When is the LGBT Pride March in La Laguna de Durango

The LGBT Pride March in the Comarca Lagunera of Durango will take place on June 29. Abraham Zúñiga, a member of the organizing committee, confirmed this and encouraged citizens to participate in this significant movement, which is still finalizing its route. It’s worth noting that June is recognized globally as LGBT Pride Month, with various marches taking place throughout the month.

In La Laguna, there are additional activities related to the LGBT Pride March. On June 7, a themed Rainbow party will be held at a nightclub in Torreón (located on Donato Guerra Street), with cover charges contributing to the march’s development. Furthermore, on June 22, a pre-party for the march will feature a participant from the reality show “La Mas Draga” (Peke Balderas) at a nightclub in Gómez Palacio, situated in the industrial zone.

The history of LGBT Pride marches traces back to the pivotal Stonewall riots in 1969. Here’s a summary of their evolution:

  1. Stonewall Riots (1969): In the early hours of June 28, 1969, a police raid occurred at the Stonewall Inn, a Greenwich Village bar frequented by the LGBT community in New York City. Instead of complying, the community resisted, leading to several days of riots. This marked the beginning of a more organized and visible LGBT rights movement.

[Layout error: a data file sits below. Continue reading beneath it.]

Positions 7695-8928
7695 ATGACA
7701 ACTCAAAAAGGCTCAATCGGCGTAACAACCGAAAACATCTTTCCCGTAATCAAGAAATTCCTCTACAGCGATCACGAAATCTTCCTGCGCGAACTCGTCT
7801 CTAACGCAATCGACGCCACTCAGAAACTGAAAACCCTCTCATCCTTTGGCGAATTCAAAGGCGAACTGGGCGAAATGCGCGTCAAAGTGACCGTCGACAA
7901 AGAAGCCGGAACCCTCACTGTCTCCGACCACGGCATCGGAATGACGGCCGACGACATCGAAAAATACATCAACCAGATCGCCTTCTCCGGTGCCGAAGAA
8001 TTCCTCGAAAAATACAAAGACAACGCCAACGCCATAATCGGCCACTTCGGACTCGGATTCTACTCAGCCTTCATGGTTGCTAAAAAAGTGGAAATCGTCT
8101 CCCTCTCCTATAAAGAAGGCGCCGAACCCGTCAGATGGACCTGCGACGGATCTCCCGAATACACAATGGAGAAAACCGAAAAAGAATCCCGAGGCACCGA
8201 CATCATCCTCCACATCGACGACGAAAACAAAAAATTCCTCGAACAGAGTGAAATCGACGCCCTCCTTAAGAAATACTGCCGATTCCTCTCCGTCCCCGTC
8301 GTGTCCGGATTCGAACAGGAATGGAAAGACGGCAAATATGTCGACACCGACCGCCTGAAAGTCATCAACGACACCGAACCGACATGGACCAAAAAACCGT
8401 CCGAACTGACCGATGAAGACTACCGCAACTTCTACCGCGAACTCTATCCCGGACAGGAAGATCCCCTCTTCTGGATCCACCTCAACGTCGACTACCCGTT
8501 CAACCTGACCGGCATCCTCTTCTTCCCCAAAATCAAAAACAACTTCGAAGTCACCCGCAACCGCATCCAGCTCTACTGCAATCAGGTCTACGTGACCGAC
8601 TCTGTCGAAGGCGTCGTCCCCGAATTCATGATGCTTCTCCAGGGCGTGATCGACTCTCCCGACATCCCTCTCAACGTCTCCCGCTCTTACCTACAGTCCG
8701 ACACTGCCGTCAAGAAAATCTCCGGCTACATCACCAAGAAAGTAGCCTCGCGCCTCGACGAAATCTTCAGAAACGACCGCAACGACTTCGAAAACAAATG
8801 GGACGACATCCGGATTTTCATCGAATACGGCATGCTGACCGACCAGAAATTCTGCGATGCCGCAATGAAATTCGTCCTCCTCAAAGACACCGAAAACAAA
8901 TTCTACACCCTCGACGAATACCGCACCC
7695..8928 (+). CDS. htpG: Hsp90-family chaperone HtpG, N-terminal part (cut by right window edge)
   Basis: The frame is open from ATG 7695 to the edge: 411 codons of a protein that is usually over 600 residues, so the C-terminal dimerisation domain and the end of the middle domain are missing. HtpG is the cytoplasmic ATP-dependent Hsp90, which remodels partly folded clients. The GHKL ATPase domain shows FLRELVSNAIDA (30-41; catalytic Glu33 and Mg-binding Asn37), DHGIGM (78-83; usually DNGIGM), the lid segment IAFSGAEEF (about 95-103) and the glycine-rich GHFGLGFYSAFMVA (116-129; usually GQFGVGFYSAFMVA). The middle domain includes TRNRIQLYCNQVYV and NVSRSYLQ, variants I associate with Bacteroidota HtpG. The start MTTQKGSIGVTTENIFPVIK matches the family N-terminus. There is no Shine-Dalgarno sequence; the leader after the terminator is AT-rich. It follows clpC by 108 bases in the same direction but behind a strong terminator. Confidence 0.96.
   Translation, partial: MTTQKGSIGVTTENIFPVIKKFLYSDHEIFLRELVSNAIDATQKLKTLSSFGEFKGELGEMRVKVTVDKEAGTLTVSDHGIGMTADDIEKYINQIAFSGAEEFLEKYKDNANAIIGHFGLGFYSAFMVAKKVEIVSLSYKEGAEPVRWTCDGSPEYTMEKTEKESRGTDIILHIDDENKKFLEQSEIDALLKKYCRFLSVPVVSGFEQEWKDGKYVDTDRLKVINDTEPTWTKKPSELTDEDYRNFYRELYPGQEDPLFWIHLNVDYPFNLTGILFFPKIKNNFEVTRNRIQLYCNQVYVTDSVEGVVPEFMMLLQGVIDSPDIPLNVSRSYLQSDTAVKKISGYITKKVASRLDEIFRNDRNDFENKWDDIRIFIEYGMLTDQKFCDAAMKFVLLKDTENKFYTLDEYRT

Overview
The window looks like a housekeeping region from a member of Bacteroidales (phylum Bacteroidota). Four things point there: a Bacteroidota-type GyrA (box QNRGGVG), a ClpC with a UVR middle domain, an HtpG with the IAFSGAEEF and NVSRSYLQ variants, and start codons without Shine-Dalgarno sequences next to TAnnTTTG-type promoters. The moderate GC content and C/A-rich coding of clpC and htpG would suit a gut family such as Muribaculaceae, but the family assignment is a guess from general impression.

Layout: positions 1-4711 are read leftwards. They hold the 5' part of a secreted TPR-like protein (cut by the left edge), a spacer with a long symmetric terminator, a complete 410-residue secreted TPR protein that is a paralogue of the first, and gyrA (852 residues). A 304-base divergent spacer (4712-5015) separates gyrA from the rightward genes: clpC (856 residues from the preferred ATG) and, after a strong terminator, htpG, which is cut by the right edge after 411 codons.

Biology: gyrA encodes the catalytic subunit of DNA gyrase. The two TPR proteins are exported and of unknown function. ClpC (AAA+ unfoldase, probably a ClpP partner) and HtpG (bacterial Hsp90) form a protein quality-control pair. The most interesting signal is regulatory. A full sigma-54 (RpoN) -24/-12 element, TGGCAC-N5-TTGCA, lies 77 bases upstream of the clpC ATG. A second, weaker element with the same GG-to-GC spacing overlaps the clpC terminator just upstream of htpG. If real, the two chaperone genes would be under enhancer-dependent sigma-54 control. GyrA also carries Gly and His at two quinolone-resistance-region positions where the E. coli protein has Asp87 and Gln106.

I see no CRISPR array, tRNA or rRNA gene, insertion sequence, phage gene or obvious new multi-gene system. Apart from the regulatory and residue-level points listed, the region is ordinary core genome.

2. First Pride March (1970): On June 28, 1970—exactly one year after the Stonewall riots—the first Pride March took place in New York City, known as the “Christopher Street Liberation Day.” Simultaneously, marches occurred in Los Angeles, San Francisco, and Chicago. These events served as both protests and celebrations of LGBT identity, with the slogan “Out of the closets and into the streets.”
  3. Global Expansion (1980s and 1990s): Throughout the 1980s and 1990s, Pride marches spread worldwide. While facing opposition and violence in many countries, they also raised awareness and garnered support for LGBT rights. During the HIV/AIDS crisis, these marches became platforms for awareness and demands for government action.
  4. Rainbow Flag Adoption (Late 1970s and 1980s): The rainbow flag, designed by Gilbert Baker in 1978, became a unifying symbol for the LGBT movement. Its colors represent diversity within the community and have been integral to Pride marches.
  5. Normalization and Celebration (2000s and beyond): In the 21st century, many Pride marches have evolved from political protests to massive celebrations. However, in some places—especially outside the Western world—they remain highly political and risky events. Criticisms include commercialization and exclusion of certain groups within the LGBT community.

Notable Pride Marches:

  • New York: Continues to be one of the largest and most iconic, attracting millions of participants and spectators.
  • San Francisco: Known for its festive atmosphere and historical role in the fight against HIV/AIDS.
  • São Paulo: One of the world’s largest, reflecting the immense diversity and vitality of Brazil’s LGBT community.
  • Madrid: Gained international prominence, especially after hosting WorldPride in 2017.
  • London: Combines celebration and activism, reflecting the city’s rich LGBT history.

Source: Telediario